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Gridlabd: Open Source Software for Smart Grid Network Studies

The distribution of electric supply generally faces a few problems. The good news is that these problems can be modelled mathematically and studied without any danger to life and limb. Gridlabd is open source software which enables smart grid studies.

Economising the operation of electricity generators is a problem (called the ‘economic dispatch problem’) that has been faced since the 18th century. Mathematical models have been developed to study such problems. Another problem is the transmission of power from the generator to the customer, which is called ‘optimal power flow’. The third is the ‘unit commitment problem’, which refers to finding the least-cost ON/OFF state of the available power generation resources to meet the electrical load.
Economising power system operations is still a problem; hence, the term ‘smart grid’. A smart-grid is capable of modelling and studying each device connected to the distribution system, which is highly inefficient compared to generation and transmission systems. Therein lies the importance of Gridlabd software. Gridlabd is capable of modelling each and every component in the power system with mathematics running in its core. It is possible to simulate time-series characteristics from micro-seconds to years. Hence, various cases can be studied on a computer before actual system implementation. It helps in improving the efficiency of an existing system and the future expansion of the distribution system. Figure 1 (courtesy Wikipedia) shows a typical power system network.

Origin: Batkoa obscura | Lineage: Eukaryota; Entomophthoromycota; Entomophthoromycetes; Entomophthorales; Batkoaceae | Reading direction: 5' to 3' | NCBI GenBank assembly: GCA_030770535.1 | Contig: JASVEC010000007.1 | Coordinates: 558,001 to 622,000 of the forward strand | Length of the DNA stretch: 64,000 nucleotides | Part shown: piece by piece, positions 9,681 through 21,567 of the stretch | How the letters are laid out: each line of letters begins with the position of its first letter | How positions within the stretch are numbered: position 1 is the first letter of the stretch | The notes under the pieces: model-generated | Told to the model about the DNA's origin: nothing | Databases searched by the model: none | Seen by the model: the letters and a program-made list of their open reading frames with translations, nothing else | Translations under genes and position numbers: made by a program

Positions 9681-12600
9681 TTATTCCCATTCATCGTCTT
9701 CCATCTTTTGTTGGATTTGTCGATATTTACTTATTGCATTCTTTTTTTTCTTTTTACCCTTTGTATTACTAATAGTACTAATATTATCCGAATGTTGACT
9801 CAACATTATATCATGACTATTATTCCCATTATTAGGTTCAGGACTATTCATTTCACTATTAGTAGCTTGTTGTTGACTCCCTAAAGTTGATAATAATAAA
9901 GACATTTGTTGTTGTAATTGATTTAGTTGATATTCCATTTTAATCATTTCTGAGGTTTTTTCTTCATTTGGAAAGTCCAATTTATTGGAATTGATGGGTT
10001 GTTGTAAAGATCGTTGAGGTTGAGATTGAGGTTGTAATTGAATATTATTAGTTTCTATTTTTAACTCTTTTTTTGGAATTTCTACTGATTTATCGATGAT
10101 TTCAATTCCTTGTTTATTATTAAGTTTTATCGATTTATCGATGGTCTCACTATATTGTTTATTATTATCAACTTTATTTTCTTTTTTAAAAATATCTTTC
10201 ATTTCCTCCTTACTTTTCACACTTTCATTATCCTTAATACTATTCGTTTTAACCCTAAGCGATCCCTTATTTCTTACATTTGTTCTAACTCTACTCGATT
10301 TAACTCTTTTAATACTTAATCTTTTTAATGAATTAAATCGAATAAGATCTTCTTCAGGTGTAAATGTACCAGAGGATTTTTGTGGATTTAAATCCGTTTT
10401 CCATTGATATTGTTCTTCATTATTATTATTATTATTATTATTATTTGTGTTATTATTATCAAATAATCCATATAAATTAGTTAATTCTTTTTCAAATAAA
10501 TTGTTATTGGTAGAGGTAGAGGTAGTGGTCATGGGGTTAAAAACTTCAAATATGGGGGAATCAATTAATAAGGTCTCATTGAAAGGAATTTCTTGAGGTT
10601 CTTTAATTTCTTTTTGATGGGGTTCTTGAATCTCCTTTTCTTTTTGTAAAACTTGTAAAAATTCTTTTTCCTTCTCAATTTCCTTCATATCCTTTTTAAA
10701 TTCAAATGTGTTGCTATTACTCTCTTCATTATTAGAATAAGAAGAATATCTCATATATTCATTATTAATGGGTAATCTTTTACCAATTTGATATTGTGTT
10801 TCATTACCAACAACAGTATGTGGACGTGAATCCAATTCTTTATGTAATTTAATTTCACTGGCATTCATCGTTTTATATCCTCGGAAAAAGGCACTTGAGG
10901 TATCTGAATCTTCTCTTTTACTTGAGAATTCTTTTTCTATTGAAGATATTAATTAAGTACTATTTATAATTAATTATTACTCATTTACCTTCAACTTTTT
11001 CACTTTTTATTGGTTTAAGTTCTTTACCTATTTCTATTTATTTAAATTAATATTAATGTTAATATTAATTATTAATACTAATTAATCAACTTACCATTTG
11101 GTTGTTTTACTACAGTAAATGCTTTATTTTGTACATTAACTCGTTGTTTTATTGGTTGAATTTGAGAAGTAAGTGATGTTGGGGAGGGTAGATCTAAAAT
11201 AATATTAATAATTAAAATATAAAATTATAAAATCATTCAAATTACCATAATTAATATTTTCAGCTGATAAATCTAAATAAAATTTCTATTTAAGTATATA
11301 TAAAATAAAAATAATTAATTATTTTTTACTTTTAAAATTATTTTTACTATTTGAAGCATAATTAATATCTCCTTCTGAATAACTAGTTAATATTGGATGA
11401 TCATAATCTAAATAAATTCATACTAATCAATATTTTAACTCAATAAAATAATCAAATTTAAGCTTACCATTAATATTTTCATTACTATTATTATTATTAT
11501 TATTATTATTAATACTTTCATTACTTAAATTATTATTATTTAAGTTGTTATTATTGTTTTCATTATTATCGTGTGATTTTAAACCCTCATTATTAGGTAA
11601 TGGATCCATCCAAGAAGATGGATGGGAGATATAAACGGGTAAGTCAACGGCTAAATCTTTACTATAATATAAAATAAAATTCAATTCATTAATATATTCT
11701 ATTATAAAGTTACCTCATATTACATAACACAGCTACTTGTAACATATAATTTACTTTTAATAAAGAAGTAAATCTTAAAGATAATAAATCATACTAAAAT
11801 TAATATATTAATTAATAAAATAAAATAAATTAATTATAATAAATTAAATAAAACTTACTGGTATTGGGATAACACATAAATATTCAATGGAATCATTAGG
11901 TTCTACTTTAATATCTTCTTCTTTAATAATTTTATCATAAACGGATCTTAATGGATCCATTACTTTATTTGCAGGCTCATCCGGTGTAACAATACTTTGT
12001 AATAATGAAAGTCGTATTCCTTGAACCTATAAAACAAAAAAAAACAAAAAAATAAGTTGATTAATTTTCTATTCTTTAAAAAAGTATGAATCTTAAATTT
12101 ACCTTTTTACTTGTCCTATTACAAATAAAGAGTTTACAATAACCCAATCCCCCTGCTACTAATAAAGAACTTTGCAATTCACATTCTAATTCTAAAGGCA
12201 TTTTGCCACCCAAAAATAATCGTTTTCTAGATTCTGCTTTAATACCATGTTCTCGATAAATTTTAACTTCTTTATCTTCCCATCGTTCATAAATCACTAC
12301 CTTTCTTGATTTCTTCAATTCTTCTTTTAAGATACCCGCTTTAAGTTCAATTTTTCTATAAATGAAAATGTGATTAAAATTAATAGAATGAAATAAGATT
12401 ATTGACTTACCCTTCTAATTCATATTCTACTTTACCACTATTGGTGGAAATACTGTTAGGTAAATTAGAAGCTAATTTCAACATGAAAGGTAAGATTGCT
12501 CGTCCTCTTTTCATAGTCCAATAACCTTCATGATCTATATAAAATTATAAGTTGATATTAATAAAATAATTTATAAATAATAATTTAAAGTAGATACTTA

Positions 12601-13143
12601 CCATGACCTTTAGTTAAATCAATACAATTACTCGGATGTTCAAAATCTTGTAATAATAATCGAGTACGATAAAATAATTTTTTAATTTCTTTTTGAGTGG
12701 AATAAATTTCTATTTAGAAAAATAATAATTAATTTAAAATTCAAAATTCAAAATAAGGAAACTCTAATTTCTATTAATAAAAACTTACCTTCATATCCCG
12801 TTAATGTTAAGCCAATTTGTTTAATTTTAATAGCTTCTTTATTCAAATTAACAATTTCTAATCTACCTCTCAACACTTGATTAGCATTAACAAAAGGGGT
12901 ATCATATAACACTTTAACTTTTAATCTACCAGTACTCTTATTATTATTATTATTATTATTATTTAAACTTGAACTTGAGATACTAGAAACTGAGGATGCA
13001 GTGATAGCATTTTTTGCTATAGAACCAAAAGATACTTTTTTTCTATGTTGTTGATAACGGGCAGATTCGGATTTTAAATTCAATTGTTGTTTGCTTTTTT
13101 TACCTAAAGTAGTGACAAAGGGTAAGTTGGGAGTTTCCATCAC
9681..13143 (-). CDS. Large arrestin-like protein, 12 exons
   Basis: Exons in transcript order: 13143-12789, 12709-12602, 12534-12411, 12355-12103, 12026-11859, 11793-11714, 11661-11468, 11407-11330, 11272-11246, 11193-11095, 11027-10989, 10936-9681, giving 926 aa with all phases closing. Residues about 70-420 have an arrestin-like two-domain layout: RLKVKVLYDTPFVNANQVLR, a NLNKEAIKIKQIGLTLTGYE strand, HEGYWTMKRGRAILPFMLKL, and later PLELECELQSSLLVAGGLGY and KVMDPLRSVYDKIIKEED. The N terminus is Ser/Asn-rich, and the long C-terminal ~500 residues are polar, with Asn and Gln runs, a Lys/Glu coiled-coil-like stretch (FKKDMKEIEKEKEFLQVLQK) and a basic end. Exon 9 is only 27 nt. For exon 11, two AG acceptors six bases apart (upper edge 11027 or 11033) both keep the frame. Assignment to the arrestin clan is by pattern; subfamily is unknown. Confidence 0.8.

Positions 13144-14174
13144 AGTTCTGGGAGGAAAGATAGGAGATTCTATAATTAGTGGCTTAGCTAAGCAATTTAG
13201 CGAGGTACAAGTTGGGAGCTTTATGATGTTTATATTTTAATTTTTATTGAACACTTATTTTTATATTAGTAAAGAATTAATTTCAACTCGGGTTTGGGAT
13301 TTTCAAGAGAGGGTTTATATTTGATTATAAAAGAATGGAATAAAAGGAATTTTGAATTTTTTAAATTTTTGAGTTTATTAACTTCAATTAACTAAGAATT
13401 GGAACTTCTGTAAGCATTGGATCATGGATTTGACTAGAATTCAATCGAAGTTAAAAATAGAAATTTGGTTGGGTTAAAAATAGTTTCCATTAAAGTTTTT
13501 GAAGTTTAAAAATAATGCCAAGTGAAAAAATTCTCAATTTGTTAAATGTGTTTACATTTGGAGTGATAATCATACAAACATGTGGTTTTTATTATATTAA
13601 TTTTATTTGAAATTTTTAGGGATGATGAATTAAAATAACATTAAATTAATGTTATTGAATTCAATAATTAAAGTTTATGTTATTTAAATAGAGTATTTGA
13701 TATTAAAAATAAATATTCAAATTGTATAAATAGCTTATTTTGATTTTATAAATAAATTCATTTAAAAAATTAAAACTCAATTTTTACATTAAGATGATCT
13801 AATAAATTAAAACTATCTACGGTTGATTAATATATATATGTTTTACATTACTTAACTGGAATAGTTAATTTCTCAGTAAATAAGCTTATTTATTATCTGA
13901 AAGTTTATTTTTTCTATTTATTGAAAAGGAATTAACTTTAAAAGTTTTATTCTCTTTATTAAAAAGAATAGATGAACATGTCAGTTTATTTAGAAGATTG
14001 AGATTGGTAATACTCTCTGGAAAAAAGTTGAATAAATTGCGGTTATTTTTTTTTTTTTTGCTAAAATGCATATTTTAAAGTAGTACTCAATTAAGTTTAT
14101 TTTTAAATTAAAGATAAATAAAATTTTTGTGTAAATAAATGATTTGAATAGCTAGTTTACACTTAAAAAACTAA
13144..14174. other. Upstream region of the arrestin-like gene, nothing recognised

Figure 1: Typical power system network

Gridlabd (GLD)
Gridlabd was developed by the US Department of Energy (DOE) at Pacific Northwest National Laboratory (PNNL) under funding from the Office of Electricity. While writing this article, the source code for Gridlabd was not available in Ubuntu (am presuming you’re a Debian user). So the available Red Hat package manager (rpm) has been converted to Debian (Deb). Gridlabd is the first simulation platform in which modern energy systems are inbuilt. Time series simulation and load modelling become easier with Gridlabd from sub-station to customers (residential load). Gridlabd is an open source tool freely available to anyone. It encourages collaboration with industry and academia. The BSD-style licence allows us to add or extract our own modules without compromising the internal intellectual property. The Web portal http://www.gridlabd.org/gldportal has a GUI for quick real-time hands-on operation of Gridlabd.